SAN FRANCISCO -- Remember the days when people hung on every word from

Fed

Chairman Alan Greenspan as if his utterances were direct from heaven? Greenspan's halo has been tarnished a bit in the past two years, but he's still the living embodiment of those old E.F. Hutton commercials: When he talks, people listen.

Today, Greenspan is scheduled to appear at the Bay Area Council's Outlook 2000 Conference here. Unlike

yesterday's Greenspeak, the chairman is expected to discuss the state of the economy and, by extension, give some indication on the future course of monetary policy.

Many traders believe that speeches earlier this week by various Fed governors have been designed to prepare the market for Greenspan to make the case that additional Fed rate cuts are likely.

But "contrary to what financial market participants believe, the Fed doesn't operate as a conspiracy theory," according to Mickey Levy, chief economist at Banc of America Securities. "That's not how the process works under normal conditions."

Whether we live in normal times is debatable -- we are at war and in the midst of a recession, after all. Levy noted that most regional Fed bank presidents accept speaking engagements months in advance and contended they "very rarely" discuss what they're going to say with other Fed cohorts.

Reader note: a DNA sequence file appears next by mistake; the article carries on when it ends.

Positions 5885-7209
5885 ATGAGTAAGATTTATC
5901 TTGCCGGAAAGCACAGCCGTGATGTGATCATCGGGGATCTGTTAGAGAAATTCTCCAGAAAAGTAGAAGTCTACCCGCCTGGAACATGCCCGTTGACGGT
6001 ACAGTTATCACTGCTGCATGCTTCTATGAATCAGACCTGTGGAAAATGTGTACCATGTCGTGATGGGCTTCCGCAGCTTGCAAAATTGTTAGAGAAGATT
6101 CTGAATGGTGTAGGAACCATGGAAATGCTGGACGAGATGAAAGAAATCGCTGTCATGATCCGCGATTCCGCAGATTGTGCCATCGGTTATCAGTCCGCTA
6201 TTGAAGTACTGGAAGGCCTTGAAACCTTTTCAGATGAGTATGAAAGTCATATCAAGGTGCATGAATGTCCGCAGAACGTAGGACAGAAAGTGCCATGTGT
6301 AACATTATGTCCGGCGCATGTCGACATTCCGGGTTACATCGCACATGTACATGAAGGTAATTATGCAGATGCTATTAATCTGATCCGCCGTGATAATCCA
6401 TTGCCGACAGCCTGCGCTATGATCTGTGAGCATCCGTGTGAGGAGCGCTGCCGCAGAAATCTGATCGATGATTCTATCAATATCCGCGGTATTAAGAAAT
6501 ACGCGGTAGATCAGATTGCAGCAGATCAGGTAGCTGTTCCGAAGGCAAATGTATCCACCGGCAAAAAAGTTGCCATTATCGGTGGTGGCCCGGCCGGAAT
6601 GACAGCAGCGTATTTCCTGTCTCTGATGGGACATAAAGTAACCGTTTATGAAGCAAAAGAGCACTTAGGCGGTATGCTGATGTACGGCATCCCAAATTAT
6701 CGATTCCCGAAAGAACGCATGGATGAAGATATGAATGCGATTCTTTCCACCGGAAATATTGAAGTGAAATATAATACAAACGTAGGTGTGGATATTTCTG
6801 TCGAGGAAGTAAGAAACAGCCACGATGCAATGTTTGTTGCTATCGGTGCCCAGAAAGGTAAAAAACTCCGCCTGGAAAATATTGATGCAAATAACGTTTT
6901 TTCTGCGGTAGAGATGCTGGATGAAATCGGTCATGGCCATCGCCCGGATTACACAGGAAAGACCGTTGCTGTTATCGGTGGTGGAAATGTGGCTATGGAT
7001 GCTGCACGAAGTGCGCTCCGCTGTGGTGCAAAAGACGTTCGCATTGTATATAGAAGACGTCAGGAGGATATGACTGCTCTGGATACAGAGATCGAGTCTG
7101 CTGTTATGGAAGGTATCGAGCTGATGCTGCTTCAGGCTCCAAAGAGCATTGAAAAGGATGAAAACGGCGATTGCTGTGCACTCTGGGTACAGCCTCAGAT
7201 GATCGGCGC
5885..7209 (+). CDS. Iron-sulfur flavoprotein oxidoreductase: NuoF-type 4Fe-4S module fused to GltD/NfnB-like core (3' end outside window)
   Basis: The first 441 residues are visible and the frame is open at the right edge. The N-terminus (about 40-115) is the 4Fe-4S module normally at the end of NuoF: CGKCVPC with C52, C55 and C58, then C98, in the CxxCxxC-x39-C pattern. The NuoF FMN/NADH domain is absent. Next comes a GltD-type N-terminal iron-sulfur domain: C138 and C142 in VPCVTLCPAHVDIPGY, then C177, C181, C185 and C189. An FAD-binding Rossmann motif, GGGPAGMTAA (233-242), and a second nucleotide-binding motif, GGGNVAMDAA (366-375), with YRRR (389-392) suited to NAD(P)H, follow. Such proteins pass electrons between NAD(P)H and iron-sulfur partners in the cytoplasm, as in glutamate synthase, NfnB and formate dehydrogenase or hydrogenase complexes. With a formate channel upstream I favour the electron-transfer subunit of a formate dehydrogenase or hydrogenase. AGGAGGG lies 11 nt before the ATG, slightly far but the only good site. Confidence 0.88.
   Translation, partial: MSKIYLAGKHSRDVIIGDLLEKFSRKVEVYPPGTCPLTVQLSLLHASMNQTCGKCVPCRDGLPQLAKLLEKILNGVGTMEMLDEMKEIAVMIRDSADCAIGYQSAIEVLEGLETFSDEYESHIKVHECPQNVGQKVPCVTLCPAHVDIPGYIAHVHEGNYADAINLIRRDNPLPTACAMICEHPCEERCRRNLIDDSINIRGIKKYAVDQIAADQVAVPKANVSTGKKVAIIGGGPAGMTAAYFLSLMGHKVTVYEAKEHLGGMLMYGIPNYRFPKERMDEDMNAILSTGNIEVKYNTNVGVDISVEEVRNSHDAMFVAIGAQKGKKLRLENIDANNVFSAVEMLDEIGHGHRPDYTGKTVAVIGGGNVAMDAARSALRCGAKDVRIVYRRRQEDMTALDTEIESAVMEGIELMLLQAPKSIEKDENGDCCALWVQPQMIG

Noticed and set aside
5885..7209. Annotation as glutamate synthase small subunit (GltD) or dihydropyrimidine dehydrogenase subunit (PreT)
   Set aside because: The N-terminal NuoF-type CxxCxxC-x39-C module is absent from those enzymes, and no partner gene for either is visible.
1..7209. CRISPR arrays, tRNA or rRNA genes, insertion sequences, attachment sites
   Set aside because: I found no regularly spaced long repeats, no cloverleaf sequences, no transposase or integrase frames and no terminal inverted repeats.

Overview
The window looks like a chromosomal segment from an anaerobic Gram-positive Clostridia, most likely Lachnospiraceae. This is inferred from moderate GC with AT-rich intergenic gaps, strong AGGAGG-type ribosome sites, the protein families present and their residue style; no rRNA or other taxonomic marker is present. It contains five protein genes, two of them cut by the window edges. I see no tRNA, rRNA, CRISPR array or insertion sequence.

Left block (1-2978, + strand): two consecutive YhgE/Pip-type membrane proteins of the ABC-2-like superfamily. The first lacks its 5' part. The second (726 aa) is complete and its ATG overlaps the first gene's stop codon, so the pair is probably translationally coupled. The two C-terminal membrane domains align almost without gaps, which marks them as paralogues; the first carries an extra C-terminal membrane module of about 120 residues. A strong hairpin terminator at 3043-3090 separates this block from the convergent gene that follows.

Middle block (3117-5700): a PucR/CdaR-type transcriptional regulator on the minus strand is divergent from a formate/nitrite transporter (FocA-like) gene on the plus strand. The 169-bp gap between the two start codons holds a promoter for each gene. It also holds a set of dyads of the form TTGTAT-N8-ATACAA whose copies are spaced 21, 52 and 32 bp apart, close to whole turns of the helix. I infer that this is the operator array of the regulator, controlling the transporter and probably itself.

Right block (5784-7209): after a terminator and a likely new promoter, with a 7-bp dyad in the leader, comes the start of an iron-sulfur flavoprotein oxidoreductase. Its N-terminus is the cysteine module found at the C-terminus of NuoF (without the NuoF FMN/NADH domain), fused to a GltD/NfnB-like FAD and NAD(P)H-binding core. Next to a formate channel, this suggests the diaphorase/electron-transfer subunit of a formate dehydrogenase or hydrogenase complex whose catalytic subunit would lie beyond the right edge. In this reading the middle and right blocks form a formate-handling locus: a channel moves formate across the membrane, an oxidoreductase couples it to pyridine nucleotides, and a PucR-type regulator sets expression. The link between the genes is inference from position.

"If

Greenspan talks about the economy, I think he'll give an evenhanded talk -- there are still major concerns

but we're starting to see signs of the economy stabilizing," the economist said.

Assuming he does do that, Levy said "it wouldn't change my view" about what he expects the FOMC will do when it next meets on Jan. 29-30: Stand pat.

Fed fund futures are pricing in only about 25% odds the Fed will ease this month, but that's up from near 0% at the start of the year, noted

RealMoney.com

contributor Brian Reynolds.

This morning's steeper-than-expected drop in the Producer Price Index certainly gives Greenspan ample cover to hint at the need for still-more monetary stimulus, should he choose to do so.

Aaron L. Task writes daily for TheStreet.com. In keeping with TSC's editorial policy, he doesn't own or short individual stocks, although he owns stock in TheStreet.com. He also doesn't invest in hedge funds or other private investment partnerships. He invites you to send your feedback to

Aaron L. Task.